His dark past rolled in like a black fog.
Usually when Howard Hughes held onto a film and didn’t release it, it was a sign of dire trouble of a really poor product; note John Wayne’s Jet Pilot, which Hughes’ tinkered with so often that the jets featured in it were actually almost obsolete by the time the film was released.
Such wasn’t the case with 1950’s Walk Softly, Stranger which was filmed in 1948 but released in 1950, most likely to capitalize on the success of the stars in 1949’s The Thin Man. Here Joseph Cotten is Chris Hale, a chronic gambler trying to create a new life. Alida Valli is Elaine Corelli, the handicapped daughter of the town’s local business mogul.
Chris has come to Ashton, Ohio trying to rebuild his life. He quickly meets Mrs. Brentman (Spring Byington) who owns a house that Chris claims to have grown up in. (While the film never states this is fiction, as one gets to know Chris you sense most of his backstory is something he made up just to fit in.) She agrees to rent him his old room and he quickly finds work at the local Corelli shoe factory.
One night after work, Chris wanders into the local club and meets Elaine. He flirts with her, knowing she’s the daughter of money, and claims that he used to deliver newspapers to her home as a boy and always admired her from afar. After he leaves she’s so taken with him that she asks her father to get him a better job at the factory in sales.
Though Chris ultimately declines the job in sales and keeps the lower one he already has, the few scenes at work do include short bits of Jack Paar in a rare film role. He gets a few quick quips in but otherwise is a flash in the pan.
As the plot moves on we learn that Chris (whose real name may or may not be Steve) is actually a cardshark whose coming to the end of his run as most of the bigger gaming areas are aware of him and keep him out. As much as he wants to leave the rackets, he gets on a plane to meet his old accomplice Whitey (Paul Stewart). They proceed to rob gaming house owner Bowen (Howard Petrie) of $100,000, splitting the proceeds between themselves.
They agree to part ways and build new lives for themselves, knowing that though the crime will never be reported, that they will be marked men for the rest of their lives. Things go along just fine for a while until Whitey shows up, down on his luck and out of money.
Chris tries to give Whitey his share of the take- all of which he still has. In the back of his mind, however, he figures that Whitey’s been tailed and that their covers are blown. Soon he confirms this is the case and begins seeing dark sedans lingering behind him. Ultimately he’s cornered by Bowen and a few of his goons.
Chris tries to elude them, even going so far as paying for Mrs. Brentman to take a trip and taking her to the airport. At the end, though, he realizes there is no escape and allows himself to be driven off with Bowen’s crew in their car. He creates a struggle in the car, causing a horrific crash. This frees him from Bowen’s retribution but exposes his crime to the police.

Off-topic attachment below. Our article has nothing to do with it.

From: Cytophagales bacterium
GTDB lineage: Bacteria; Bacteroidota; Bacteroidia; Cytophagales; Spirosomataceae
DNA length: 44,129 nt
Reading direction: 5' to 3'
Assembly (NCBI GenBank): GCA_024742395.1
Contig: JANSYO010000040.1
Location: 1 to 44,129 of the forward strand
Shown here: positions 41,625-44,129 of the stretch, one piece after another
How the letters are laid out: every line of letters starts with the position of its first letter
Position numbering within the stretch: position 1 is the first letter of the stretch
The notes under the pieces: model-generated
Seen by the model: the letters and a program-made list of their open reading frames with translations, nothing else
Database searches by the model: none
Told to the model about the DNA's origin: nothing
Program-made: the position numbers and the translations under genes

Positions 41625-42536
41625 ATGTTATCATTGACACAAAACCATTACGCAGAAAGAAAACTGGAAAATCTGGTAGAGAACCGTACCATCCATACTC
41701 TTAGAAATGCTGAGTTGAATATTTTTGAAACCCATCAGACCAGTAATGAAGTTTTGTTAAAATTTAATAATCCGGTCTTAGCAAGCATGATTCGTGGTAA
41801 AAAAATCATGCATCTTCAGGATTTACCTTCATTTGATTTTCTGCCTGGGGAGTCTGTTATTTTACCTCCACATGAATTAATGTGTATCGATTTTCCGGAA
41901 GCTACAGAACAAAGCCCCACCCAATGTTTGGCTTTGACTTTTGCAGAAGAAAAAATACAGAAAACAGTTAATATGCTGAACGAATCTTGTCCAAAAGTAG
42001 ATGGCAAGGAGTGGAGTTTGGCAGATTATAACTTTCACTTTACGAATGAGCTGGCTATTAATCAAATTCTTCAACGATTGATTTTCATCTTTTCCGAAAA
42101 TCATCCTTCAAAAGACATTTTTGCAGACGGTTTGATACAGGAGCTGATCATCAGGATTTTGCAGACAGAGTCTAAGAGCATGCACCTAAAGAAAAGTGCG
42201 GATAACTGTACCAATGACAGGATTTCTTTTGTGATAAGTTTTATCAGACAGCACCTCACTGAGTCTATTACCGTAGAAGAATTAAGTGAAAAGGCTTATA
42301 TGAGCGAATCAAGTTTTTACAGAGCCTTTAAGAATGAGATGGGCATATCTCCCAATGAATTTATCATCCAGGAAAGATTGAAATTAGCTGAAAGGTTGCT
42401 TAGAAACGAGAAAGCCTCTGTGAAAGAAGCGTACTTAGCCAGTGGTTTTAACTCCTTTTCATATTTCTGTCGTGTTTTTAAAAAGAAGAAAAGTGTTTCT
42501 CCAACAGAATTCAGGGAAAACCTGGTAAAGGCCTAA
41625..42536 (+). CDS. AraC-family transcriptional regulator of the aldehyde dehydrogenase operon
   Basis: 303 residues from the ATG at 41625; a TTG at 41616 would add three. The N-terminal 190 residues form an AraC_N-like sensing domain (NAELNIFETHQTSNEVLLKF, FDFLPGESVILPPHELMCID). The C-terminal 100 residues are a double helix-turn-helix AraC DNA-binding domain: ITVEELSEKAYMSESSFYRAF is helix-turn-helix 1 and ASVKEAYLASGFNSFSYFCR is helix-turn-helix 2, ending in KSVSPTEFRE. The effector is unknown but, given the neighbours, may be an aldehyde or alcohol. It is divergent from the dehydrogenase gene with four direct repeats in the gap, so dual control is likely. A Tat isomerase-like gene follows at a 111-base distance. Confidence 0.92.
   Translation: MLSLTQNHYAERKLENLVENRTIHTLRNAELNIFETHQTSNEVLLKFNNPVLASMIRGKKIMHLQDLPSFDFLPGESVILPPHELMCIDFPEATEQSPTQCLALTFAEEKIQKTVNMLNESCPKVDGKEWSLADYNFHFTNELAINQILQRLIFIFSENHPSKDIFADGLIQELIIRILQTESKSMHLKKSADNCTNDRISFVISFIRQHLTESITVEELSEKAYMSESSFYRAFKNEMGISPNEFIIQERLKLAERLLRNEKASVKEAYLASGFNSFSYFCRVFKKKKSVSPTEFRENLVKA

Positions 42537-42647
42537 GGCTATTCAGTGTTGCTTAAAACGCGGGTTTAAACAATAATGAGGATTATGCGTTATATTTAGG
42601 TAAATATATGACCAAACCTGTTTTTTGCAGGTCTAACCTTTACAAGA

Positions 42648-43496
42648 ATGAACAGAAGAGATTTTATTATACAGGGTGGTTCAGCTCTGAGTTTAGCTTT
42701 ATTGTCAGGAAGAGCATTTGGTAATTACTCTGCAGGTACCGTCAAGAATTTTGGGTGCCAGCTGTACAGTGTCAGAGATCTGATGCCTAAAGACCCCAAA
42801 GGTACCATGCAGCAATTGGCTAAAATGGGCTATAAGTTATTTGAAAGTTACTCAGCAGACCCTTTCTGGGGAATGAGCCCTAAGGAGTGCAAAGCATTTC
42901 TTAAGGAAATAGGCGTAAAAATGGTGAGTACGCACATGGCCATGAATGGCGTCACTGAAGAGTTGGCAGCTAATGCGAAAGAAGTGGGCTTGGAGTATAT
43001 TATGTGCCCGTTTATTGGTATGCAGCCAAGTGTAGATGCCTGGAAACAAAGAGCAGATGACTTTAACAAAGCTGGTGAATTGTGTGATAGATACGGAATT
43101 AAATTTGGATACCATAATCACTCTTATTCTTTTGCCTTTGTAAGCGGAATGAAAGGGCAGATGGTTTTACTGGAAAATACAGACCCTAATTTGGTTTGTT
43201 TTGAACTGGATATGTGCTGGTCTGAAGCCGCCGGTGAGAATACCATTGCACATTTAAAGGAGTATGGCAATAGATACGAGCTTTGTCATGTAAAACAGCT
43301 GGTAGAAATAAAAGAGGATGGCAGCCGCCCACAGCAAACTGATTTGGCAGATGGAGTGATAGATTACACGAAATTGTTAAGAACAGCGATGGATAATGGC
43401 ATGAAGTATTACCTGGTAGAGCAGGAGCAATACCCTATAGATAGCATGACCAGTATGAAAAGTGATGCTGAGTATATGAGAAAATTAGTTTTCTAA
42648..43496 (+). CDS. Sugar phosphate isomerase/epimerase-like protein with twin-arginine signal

In a rather saccharin fueled ending, Chris heads off to prison as Elaine promises to wait for him.
Though some have criticized Walk Softly, Stranger for being a bit slow and even lacking in action, only the latter is true. What most reviewers miss is that the real story of the film isn’t really Chris and Whitey’s theft and escape from Bowen, but rather Chris’ tough fight battling his gambling addiction. First he leaves the games, but can’t resist one final score; bigger and riskier than all the rest combined. Even cornered he can’t resist making an innocent type of gamble with the neighbor boy who skates along the sidewalk, offering him a dollar a minute to sit on his stoop (assuming the goons won’t attack a child).
Joseph Cotten, a quiet favorite, seems well suited to this role. Much more so than Cary Grant, who supposedly was first considered for the role (though with Alfred Hitchcock potentially as director, which of course alters all potential comparisons). Cotten’s demeanor, though undemonstrative, is clearly calculated as we can almost literally feel him figuring out his next two or three moves. Presumably exactly what a career criminal would be doing.
Alida Valli plays well as his romantic interest, though my impression is that at least initially Chris’ interest in her was purely self-serving to get close to her father. Their scenes together show some chemistry (probably not the easiest thing to do against Cotten), but also highlight perhaps why Ms. Valli’s career rather petered out after some initial successes. Though nice to look at she struggles to emote and even in the finale scene as Chris heads to prison.
Speaking of that last scene, take a moment to look at how Cotten manhandles and paws at Valli’s hair as she tells him she’ll always be his. You’d think there’d be some tenderness there, but there isn’t any inkling of this. Then it looks like he almost rips the poor woman’s ear off as his last gesture before starting his time.
Walk Softly, Stranger works, and the tension builds effectively up to the final climactic chase and ultimate wreck. Is it, a great movie? No, undoubtedly not. But it’s effective in all areas from casting to performances to plot and production values. For looking at the latter, check out the scenes at Valli’s home, especially the Christmas scenes. Though a financial bust for RKO, it perhaps shouldn’t get the somewhat harsh criticism it’s been subjected to.